In music, the rhythm might be 2/4, 3/4, 4/4, 2/2, or some other variation which denotes how many beats in a measure and how long to hold a whole note. Likewise the rhythm of a horse’s gaits might be 4 beats (walk), 2 beats (trot), or 3 beats (canter) (or in a gaited horse, some other variation!). However, rhythm says nothing about the speed, how quickly or slowly, the rhythm progresses in either music or horses. For that we need tempo. A horse may walk in a quick tempo or a slow tempo, but either way, there are four beats in the walk rhythm. Get it? Takt encompasses both rhythm and tempo.
Takt is generally translated as rhythm, but it also refers to the horse’s tempo.
How is takt achieved? Rhythm is generally a horse’s natural state. In most cases, this will happen on its own. Tension can disrupt it, so keeping your horse calm and relaxed is important. If your horse is used to being well cared for, fed and exercised just the right amounts on a regular schedule, protected from harm, and treated kindly, he will be accustomed to being calm and happy. This will carry over to his training. Similarly, each horse has his own natural tempo which they generally settle into readily as long as they are relaxed.
Some horses do show impurities in their gaits, for example a horse that moves its front and hind feet on the same side nearly together in the walk is said to be “pacey.” Instead of a clear one – two – three – four, clip – clop – clip – clop, you might see/hear onetwo—threefour, clipclop—clipclop. If you can't hear the footfalls, you can look at the shape made by the horse's legs. In a good quality walk, the horse's front and hind legs on the same sidewill form a V at 2 separate times within each stride. Check out the first and fifth frames of the picture below.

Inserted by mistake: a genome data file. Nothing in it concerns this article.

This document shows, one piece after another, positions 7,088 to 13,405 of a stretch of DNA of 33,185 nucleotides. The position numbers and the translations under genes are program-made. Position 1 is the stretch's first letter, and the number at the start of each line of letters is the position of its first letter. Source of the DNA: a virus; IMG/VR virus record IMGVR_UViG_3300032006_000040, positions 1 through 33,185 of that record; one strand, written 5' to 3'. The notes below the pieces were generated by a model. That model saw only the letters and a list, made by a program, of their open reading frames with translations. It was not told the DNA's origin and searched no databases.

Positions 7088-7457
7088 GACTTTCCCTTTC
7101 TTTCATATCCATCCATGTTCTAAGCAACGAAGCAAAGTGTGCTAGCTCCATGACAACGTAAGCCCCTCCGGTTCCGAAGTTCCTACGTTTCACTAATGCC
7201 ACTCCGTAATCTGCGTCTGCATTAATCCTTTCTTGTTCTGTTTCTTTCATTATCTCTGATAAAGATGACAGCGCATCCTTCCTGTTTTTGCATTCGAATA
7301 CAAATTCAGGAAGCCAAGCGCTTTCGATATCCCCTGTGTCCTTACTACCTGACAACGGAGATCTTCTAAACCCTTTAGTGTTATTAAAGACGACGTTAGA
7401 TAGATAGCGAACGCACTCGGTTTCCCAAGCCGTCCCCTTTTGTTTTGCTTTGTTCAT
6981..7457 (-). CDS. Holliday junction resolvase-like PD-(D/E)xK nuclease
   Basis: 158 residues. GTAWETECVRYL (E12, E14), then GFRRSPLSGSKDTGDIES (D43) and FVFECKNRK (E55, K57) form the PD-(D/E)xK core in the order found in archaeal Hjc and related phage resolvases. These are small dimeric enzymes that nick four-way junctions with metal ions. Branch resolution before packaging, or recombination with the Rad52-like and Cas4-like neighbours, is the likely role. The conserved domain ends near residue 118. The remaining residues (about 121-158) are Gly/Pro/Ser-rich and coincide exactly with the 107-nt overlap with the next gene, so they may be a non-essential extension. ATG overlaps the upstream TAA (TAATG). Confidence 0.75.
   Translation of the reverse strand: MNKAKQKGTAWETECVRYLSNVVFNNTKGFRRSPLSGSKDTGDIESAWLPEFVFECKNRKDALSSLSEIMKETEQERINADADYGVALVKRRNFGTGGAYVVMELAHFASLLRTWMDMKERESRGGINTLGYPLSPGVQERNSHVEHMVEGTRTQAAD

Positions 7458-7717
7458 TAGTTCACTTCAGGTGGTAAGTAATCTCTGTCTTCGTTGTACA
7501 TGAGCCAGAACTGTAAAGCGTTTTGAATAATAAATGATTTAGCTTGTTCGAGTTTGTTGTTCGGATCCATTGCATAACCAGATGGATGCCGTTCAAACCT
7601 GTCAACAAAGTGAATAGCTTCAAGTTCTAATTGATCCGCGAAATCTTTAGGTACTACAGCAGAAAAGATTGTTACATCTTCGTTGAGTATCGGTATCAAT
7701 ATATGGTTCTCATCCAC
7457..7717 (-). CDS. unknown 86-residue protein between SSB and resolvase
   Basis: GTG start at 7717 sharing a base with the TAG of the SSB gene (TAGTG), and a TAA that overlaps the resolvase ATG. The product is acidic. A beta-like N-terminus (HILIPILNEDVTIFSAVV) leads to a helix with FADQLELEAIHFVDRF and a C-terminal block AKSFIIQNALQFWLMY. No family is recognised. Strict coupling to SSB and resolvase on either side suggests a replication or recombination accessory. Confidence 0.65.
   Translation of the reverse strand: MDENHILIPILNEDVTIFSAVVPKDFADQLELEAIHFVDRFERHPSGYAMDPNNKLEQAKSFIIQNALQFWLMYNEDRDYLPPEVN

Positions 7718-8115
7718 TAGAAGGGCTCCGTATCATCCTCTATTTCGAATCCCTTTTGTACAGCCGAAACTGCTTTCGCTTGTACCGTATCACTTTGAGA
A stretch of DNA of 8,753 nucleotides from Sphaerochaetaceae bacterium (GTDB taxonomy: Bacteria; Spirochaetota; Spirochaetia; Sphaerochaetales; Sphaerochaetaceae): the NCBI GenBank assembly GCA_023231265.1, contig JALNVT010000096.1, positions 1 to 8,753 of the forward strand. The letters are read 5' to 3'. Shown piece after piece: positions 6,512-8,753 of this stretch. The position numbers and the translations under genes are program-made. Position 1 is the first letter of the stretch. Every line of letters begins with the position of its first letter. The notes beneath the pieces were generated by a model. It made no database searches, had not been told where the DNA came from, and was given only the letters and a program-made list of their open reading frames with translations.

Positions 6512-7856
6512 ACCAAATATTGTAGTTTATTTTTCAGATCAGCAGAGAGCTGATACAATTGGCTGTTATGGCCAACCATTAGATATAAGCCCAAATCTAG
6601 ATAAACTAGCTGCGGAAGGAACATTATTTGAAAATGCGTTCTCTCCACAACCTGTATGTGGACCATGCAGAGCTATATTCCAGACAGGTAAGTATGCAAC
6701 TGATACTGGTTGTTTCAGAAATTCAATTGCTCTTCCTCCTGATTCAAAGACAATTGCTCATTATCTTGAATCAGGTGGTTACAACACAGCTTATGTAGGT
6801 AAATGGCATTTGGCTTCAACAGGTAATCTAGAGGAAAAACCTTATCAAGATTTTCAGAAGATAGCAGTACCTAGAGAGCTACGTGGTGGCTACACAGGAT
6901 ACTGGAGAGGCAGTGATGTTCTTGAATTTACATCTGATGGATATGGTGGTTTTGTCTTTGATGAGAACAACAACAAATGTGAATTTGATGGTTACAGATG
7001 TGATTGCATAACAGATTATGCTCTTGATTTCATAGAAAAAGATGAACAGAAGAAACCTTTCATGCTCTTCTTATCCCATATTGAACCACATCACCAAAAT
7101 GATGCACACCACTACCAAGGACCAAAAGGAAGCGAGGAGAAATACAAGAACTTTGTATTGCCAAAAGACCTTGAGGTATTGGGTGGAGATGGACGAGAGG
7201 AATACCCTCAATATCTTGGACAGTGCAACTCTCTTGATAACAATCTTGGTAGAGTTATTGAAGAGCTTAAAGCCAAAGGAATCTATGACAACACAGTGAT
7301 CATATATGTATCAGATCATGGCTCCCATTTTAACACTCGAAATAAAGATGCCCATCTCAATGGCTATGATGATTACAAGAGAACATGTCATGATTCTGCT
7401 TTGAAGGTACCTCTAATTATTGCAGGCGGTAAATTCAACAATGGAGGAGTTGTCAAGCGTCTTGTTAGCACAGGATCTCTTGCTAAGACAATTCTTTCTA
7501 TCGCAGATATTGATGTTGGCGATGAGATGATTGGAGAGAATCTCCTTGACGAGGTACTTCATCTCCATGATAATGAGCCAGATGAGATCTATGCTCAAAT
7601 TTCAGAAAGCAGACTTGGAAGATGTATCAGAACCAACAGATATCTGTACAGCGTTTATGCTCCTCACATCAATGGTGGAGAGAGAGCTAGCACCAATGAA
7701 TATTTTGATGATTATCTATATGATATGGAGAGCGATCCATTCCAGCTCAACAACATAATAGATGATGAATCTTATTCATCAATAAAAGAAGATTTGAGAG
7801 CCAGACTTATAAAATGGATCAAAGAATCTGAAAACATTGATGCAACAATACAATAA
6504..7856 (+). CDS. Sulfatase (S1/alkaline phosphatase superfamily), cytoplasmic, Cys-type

One way that the canter may be impure is when the diagonal pair – the front and hind feet that land simultaneously to make up the second beat of canter – land separately. The horse is said to “four-beat” at the canter. Either the front or hind hoof may land first in the impure canter.
Impure gaits can be caused be incorrect training which can be very difficult to correct. This is definitely a problem to avoid! It can also be a horse’s natural tendency, in which case the likelihood of the horse developing satisfactory gaits is not good. Most trainers are not interested in working with horses that have naturally impure gaits.
Strategies for improving impure gaits depend on the specifics of the situation but frequently include riding or longeing over carefully spaced ground poles or cavaletti and using a rider with very good hands.
Tempo is more easily adjusted. The horse’s natural tempo should be respected, however some horses may need some help finding the tempo most comfortable for them, or in maintaining a steady tempo. Strategies for doing that are found in the RIDER section of the website.